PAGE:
Catherine Deneuve, a French star of similar wattage, was his romantic partner in the movie, yet her fans would be left rather let down when they twigged she was not going to be allowed to eclipse Delon, therefore she didn't appear at all in the first half hour. That opening act detailed Christian's endeavours to extricate himself from the profession that had made him so much profit, turning down big money until it's apparent he may want to leave all his behind but it does not want to leave him behind. It also establishes a recurring scene where he is confronted by someone toting a gun who tells him they are not going to allow him to get away: this happens so often that it becomes almost a running joke, or it would if it had been funny.

Anyway, Christian opts to escape to the country, after briefly pausing to leave his cat with a needy girlfriend (Catherine Leprince) and ensuring his oodles of cash are safe with his animal-collecting accountant (an uncredited Stéphane Audran). Soon he is down on the farm with that well known turkey farmer Deneuve, who is married to Philippe Léotard, a rather wayward fellow who likes to blare modern jazz from his music centre at mealtimes and sets off alarms in the warehouse holding the birds as an "experiment". Naturally, Deneuve's Claire takes one look at our hero and thinks "I'll have some of that" and before you can say "canoodling Gallic megastars" they are rolling around on the rug before a roaring hearth in a tastefully-filmed love scene (i.e. you don't see very much).

But just as this is settling into a rural romance between a man with a past and a woman with a bunch of gobblers, a group of ne'erdowells show up and see to it that Christian is dragged back into his old life by holding him at gunpoint one night. Claire displays unexpected ingenuity (and strength) by running the leader through with some coal tongs as her lover shoots the others and they go on the run (the husband having been dispatched in the melée). However they are not getting away that easily, and soon they are kidnapped with Claire separated from Christian (so even less screen time for Deneuve) and the hitman forced to attempt an assassination on a visiting Arab dignitary, at the Arc de Triomphe, no less (presumably the Eiffel Tower was busy that day). This is all very well, but in spite of heavy Delon input it doesn't amount to much other than showing him off as a capable man of action and irresistable example of masculinity, so unless you're a really big fan of him there's not much to offer. It's lightly diverting, yet oddly unexciting. Music by Philippe Sarde.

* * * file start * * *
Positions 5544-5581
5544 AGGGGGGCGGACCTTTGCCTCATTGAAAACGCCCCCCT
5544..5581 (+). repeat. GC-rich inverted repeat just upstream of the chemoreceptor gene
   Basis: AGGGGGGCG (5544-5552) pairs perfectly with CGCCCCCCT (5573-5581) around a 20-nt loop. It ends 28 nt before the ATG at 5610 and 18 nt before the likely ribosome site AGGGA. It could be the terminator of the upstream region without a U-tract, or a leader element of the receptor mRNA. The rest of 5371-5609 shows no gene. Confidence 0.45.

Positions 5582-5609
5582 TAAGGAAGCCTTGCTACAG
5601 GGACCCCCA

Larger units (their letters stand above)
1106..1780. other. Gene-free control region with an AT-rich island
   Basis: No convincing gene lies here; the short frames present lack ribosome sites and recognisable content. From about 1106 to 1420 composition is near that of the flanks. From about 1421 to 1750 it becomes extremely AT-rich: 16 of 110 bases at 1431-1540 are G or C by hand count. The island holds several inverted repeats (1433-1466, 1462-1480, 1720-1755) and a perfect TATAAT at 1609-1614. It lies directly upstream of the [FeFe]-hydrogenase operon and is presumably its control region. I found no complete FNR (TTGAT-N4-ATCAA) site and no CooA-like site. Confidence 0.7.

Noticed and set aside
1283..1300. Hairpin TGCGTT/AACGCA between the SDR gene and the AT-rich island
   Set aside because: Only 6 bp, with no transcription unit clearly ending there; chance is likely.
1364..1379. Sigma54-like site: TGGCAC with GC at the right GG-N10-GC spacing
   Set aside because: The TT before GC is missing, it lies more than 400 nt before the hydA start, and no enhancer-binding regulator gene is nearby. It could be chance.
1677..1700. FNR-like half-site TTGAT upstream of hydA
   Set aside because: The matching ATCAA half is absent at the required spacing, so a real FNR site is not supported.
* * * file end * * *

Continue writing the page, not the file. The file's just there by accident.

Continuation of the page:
Reviewer: Graeme Clark

 

This review has been viewed 641 time(s).

As a member you could Rate this film

 
Review Comments (0)


Untitled 1

Login
  Username:
 
  Password:
 
   
 
Forgotten your details? Enter email address in Username box and click Reminder. Your details will be emailed to you.
   

Latest Poll
Who's the best?
Robin Askwith
Mark Wahlberg
   
 
   

Recent Visitors
Graeme Clark
Enoch Sneed
Andrew Pragasam
Paul Shrimpton
  Rachel Franke
Jason Cook
Darren Jones
Keith Rockmael
   

 

Last Updated: